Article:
With babies, not all is peachy one-hundred percent of the time.
This may seem obvious but I think that even us parents forget it sometimes. You may go hours, days, or even weeks without your little one having any problems, but then that one extra hard day or that super rough night hits and you remember really quickly.
Emmy is suddenly sick. It’s not life-threatening or anything, but I guess we don’t really know what it is as the doctor that Kayleigh took her to yesterday didn’t test her for anything or give her anything to help her get better. I guess it’s better than them just writing her a prescription after barely looking at her, but they could have at least tested her for the flu or something, right?
You see, two nights ago, not long after we put Emerson down, Kayleigh and I were passing Emmy’s bedroom door when we began to hear strange noises… it almost sounded like… vomiting. I’ll bet that you’re clever enough to figure out what was going on. We rushed into the room and found our tiny baby holding herself up with her tiny arms over a puddle of puke and attempting to catch her breath.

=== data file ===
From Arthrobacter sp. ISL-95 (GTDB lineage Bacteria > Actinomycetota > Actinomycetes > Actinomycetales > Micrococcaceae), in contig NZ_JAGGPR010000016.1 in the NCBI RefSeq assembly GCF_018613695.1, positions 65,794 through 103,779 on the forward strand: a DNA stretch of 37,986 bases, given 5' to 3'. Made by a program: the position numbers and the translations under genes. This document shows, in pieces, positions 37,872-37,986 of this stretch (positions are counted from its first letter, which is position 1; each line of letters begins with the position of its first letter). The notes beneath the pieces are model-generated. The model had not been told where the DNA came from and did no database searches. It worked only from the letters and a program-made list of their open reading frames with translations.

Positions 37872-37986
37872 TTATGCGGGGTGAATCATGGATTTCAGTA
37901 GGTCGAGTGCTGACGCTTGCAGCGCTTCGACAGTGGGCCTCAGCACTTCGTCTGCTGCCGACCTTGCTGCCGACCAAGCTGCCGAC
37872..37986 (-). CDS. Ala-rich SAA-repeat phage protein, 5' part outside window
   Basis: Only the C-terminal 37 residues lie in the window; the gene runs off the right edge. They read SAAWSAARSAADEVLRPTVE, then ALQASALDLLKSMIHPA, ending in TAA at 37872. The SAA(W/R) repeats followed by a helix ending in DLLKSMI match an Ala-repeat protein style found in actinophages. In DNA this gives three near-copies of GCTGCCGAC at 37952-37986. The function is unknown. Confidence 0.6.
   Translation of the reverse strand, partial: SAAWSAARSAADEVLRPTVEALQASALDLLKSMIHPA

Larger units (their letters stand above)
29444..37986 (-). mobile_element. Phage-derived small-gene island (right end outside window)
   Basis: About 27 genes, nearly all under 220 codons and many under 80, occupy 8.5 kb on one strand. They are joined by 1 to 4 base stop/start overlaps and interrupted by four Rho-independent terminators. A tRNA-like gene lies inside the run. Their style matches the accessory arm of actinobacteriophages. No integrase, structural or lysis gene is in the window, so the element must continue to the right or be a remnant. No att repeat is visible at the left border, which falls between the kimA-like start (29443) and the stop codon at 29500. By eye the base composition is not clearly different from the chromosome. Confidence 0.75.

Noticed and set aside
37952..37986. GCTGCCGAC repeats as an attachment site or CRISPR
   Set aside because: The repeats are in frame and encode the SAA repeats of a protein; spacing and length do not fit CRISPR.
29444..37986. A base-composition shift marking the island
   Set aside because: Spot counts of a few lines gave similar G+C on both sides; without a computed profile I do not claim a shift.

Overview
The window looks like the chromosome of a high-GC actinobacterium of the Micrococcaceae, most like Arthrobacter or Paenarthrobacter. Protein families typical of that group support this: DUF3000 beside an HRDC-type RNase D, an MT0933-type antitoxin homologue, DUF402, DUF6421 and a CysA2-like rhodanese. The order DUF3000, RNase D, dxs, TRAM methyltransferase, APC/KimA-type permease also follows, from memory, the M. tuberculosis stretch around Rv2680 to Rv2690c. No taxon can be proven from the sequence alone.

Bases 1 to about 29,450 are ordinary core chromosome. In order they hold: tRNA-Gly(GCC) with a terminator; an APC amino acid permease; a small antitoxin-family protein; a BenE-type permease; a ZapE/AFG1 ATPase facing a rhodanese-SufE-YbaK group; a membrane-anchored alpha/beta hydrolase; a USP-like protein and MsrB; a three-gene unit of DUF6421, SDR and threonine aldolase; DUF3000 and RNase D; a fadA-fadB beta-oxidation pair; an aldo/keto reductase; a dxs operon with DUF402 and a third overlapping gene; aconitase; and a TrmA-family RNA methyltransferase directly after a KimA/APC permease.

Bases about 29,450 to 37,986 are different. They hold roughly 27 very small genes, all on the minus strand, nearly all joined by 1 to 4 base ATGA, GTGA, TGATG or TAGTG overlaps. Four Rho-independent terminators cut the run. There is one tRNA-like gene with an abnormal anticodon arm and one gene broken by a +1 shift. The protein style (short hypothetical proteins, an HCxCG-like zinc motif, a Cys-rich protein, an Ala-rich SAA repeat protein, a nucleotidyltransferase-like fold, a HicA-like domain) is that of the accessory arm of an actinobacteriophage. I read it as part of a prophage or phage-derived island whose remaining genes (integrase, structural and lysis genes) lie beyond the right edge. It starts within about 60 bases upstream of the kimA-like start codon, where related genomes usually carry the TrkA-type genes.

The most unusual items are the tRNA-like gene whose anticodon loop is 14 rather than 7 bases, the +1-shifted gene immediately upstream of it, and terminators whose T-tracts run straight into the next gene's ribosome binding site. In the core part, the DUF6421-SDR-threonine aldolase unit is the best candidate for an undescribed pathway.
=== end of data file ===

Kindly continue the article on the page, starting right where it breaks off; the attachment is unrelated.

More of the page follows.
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This post is your basic, every parents post about their kids because I think about this a lot. So here we go.
Every parent thinks that their kid is “the shit” or the cutest or the smartest, but what happens when your kid truly is totally beautiful or actually the most awesome or is the smartest of all the babies that you know? Is it wrong to believe that about your own kid because you’re totally biased? Do you tell that kid that they’re the smartest or the prettiest and build up some weird expectation for them where it messes with their entire lives and self-esteem someday? What do you/we do with those kids?